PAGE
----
Public-Private Partnership Best Practices 2015

Author: Michael Sweikar

It is now widely accepted that for global development to progress at the pace governments would like, it is imperative to engage the private sector. But how do government agencies, universities, NGOs, and foundations best engage the private sector to promote global development?  


This question, among many others related to engaging the private sector in global development work, was discussed in depth on July 29th and 30th when the University of Notre Dame Initiative for Global Development (NDIGD) convened a group of stakeholders on the University of Notre Dame’s campus to discuss recommendations for the next generation of public-private partnerships.

Attendees at the Forum included government leaders from USAID, U.S. Department of State, Millennium Challenge Corporation, and other agencies. Corporate and foundation representatives attended the forum from a wide array of organizations, including Accenture, Coca-Cola, IBM, Lenovo, Bisk Education, Rockefeller, Capsim, GE, Deloitte, Cummins, PwC, SAP, Lilly, Innovates, Syngenta, and others. University leaders and NGOs also participated effectively in the forum to provide their recommendations on partnering with the private sector.

In giving the keynote address at the Global Impact Forum, Chris Jurgens, Division Chief for Global Partnerships at the U.S. Global Development Lab, highlighted USAID’s keys to partnership with the private sector and noted that it will be the sustainable partnerships we help spark that are owned by local stakeholders, and the solutions we help spur that are driven by entrepreneurs and markets that will have the most catalytic impact.  These types of partnerships have taken form in programs such as USAID’s Global Development Alliance (GDA), President Obama’s Power Africa initiative, and the four Young African Leadership Initiative (YALI) Regional Centers in Africa.

During the Forum, key corporate, government, NGO, and university leaders participated in roundtable and panel discussions on some of the following topics:

·       The Next Generation of Public-Private Partnerships

·       Connecting through the USAID Global Innovation Exchange

·       Access to Talent in Your Organization: Employee Engagement

·       A Strategic Approach for Monitoring, Evaluation, and Learning for the Private Sector

·       Identifying Global Needs and Business Opportunities: A Practitioner’s View

During these discussions, participants identified ten best practices for partnership with the private sector:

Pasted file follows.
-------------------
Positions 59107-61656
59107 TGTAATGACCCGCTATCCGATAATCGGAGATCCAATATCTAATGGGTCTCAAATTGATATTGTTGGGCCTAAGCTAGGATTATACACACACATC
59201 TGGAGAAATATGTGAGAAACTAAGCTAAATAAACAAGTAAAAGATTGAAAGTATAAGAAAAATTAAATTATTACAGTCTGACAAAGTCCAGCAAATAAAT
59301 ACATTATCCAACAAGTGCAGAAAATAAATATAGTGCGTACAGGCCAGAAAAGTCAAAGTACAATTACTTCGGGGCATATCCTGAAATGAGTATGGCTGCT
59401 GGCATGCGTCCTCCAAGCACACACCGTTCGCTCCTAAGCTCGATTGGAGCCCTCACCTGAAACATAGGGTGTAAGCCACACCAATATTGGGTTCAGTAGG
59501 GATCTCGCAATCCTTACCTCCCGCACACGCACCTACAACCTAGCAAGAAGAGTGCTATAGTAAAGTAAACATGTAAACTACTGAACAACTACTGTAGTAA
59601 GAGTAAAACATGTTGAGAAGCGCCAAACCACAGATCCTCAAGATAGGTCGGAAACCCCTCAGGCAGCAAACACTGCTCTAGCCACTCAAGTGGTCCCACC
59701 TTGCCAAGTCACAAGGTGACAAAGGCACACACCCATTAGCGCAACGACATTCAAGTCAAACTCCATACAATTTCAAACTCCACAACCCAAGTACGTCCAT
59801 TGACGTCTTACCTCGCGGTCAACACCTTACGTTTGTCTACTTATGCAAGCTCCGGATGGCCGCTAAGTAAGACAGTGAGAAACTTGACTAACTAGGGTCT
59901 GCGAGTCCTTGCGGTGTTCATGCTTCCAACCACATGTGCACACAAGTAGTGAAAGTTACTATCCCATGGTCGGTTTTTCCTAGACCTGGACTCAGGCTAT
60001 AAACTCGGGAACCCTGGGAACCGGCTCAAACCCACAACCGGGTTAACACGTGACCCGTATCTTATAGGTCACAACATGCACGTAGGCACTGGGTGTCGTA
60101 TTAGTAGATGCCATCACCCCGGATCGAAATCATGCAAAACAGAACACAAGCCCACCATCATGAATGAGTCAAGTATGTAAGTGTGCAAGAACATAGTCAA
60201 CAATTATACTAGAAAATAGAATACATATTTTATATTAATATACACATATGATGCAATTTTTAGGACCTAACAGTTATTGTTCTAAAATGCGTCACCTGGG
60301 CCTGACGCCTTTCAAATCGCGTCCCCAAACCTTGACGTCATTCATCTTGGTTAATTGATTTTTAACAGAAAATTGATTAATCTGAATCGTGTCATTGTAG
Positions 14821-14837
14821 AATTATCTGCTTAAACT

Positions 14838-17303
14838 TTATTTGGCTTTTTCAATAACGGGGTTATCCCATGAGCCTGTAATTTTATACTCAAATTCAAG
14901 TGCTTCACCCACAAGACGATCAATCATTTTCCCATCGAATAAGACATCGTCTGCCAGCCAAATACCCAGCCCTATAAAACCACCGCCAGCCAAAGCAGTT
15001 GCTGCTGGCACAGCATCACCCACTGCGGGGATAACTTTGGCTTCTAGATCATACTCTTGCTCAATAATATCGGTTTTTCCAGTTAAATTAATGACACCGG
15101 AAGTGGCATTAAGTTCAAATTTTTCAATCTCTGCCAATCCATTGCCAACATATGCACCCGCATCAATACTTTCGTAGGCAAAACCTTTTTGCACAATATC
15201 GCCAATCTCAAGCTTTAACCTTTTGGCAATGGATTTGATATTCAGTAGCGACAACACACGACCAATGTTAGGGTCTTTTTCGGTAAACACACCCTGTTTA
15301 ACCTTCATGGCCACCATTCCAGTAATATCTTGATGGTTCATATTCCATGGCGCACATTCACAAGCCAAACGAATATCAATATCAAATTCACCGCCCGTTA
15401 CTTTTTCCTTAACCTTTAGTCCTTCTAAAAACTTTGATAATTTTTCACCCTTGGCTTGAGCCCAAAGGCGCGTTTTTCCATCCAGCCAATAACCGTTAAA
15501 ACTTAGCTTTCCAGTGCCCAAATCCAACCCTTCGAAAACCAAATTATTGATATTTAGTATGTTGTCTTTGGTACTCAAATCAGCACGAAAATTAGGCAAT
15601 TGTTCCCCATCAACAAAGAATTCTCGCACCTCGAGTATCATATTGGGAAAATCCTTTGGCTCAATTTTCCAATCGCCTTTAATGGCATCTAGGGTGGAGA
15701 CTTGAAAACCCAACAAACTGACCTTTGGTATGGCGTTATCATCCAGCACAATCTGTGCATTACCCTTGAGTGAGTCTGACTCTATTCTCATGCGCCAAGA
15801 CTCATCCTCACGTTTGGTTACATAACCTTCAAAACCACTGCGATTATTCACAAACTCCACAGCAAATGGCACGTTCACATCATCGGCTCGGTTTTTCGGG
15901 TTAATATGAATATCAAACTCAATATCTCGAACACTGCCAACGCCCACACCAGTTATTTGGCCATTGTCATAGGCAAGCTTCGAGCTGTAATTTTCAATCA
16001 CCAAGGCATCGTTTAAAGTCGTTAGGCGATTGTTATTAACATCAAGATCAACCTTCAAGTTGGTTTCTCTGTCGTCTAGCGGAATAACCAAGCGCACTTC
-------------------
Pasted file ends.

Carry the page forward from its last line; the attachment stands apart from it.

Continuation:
1.     Sustainability: The challenge of sustainability was highlighted across public and private sectors. Organizations participating in a public-private partnership, particularly the private sector, want to know what long-term sustainability will look like for the project. Will the project continue to require charitable donations, or is there an economic pathway for scale-up through investment?  Will local communities be able to maintain the program without external funders? With any global development intervention, sustainability is key, but public-private partners want to specifically focus on identifying and funding programs that will create impact long-term.  


2.     Education as a catalyst for other areas of global development: Companies indicated that corporate cultures can be more open to supporting projects in areas such as health, energy, and economic development. Garnering financial support from the corporate sector for issues key to human flourishing such as democracy and peacebuilding is more difficult, even though these issues are critical to long-term business operations. One approach to partnering with companies to fund these areas of global development could be through the lens of education. Many company representatives indicated that education is an area that can receive significant buy-in from the private sector, and can relate directly to supporting issues such as democracy and peacebuilding.

3.     USAID Innovation Exchange as a marketplace: Organizations recognize the challenge in building strong public-private partnerships and identifying the right innovations for investment. To help connect partners, USAID is launching the Innovation Exchange—a marketplace that connects funders, innovators, users, and solution seekers to meet some of the most pressing global development challenges. The Exchange is a new online platform to enable networking with partners and design innovative global development projects with the private sector, government, universities, nonprofits, and individual entrepreneurs.

4.     Universities as a convener to break down silos: In addition to other areas of expertise that universities can provide as part of public-private partnership such as monitoring and evaluation, innovation, research, and analytics, both companies and government leaders expressed that universities play a key role as a convening power to provide both government and corporate stakeholders the space needed to analyze best practices for public-private partnership. Stakeholders agreed that universities can help break down the barriers between distinct types of organizations and silos within organizations.